Observe and Listen To Your People

posted: Friday, May 3, 2013

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Too many Sales Managers were great salespeople who think they should be behind a desk. Great Sales Managers spent at least 80% of their time on the sales floor, listening to presentations, directing traffic, taking turn-overs, doing take-overs, etc. Too often the sales manager gets caught up in the demands of a management position. Before you know it, you have lost touch with your salespeople and the things that made you a great salesperson. The most important job of a sales manager is making sure that the salespeople they supervise are as successful as they can be. But how do you know how they are doing? A Sales Manager has to react to facts, and not opinions. The only way to know the facts is through statistics and listening in on presentations.

If a sales manager is going to effectively help their salespeople, then they have to know what’s going on, and the best way to do that is to be involved. It’s hard to see the sales floor from the back room. There’s nothing wrong with listening in on the presentations of your sales staff, it is not spying. On the contrary, it is an effective tool for both the manager and the salespeople. As a matter of fact, I believe it should be mandatory that a sales manager listen in on a minimum of three presentations per week.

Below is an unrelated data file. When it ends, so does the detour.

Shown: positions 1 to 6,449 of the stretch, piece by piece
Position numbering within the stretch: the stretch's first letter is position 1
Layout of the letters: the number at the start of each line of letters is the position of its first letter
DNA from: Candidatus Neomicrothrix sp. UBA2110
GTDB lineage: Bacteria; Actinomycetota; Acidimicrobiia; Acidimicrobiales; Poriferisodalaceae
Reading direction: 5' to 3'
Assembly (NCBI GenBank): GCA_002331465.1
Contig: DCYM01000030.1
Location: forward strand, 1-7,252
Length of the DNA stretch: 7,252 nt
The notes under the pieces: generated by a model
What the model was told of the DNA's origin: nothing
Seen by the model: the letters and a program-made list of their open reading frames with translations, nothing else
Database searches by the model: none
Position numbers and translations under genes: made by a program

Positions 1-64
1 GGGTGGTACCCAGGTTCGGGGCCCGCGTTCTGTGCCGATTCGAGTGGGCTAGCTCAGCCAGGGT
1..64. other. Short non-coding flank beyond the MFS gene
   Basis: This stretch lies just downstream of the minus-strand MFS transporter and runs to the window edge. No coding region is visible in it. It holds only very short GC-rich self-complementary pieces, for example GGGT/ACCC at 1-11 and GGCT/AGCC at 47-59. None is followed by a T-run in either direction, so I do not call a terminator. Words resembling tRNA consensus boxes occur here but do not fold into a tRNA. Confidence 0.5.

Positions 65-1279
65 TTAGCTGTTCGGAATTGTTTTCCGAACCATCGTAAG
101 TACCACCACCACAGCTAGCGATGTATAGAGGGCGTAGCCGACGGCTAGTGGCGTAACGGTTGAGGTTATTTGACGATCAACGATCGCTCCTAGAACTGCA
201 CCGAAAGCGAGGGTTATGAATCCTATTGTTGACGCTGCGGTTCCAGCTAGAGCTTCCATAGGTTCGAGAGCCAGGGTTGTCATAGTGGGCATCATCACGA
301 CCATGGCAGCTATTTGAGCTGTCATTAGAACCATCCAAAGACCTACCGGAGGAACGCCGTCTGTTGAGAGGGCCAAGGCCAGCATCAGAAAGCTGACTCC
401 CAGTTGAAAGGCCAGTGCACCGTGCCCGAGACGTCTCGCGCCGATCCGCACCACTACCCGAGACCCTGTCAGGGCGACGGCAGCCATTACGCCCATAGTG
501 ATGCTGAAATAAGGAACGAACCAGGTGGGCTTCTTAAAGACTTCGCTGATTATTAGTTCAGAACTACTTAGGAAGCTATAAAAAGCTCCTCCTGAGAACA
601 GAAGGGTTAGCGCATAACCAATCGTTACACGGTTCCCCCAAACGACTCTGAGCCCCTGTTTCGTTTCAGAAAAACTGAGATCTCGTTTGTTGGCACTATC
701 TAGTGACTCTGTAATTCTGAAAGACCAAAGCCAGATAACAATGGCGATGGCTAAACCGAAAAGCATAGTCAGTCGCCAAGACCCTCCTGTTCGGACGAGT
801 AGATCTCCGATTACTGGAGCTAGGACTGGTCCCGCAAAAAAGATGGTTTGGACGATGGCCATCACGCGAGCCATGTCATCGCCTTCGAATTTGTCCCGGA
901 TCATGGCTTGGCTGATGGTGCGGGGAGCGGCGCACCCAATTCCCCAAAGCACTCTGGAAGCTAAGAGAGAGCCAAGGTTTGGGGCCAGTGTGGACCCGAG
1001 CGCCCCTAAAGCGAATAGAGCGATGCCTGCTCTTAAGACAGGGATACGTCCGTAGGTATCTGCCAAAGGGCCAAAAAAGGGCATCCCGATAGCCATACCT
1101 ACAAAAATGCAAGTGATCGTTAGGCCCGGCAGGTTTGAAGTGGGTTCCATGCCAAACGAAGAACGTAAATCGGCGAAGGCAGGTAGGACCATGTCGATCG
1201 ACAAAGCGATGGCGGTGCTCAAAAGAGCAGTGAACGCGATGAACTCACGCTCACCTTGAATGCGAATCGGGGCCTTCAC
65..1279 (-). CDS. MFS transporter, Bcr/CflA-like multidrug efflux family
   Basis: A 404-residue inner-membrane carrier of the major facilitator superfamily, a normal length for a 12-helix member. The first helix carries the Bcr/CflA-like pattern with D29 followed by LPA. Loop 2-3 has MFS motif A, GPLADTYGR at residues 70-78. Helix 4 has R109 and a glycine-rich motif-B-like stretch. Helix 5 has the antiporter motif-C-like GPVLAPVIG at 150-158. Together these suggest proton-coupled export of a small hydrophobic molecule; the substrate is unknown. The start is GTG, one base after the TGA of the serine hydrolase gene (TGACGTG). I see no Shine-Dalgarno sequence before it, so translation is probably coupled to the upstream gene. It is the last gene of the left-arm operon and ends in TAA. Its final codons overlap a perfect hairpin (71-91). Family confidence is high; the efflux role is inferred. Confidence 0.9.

Just by listening to three presentations a week, you will be able to offer small pieces of advice that will make all the difference to that salesperson. Additionally, the manager will be able to give the salesperson the positive feedback that they deserve and expect. Everyone wants to know when they do a great job; through listening in you will be able to praise them based on actual situations. You may see or hear something that a salesperson is doing that would be beneficial to the rest of your staff. The only way to offer tips and learn those types of things is to get out on the floor.

In addition to the obvious benefits of being visible, being out on the floor is also good for morale. If your staff sees you on the floor, working with the staff, then they are going to work harder for you. They are going to want to succeed for a manager that has shown that they care about his/her salespeople. If a sales staff never sees a sales manager and only gets instructions on paper, then apathy is eventually going to set in. It’s the old attitude: if the boss doesn’t care, then why should I.

Sales managers are in that position because presumably they have something to offer, but you can’t offer that from the office in the back of the store. Get out on the floor and be a resource for your staff, it will benefit everyone.

FINAO - Brad Huisken

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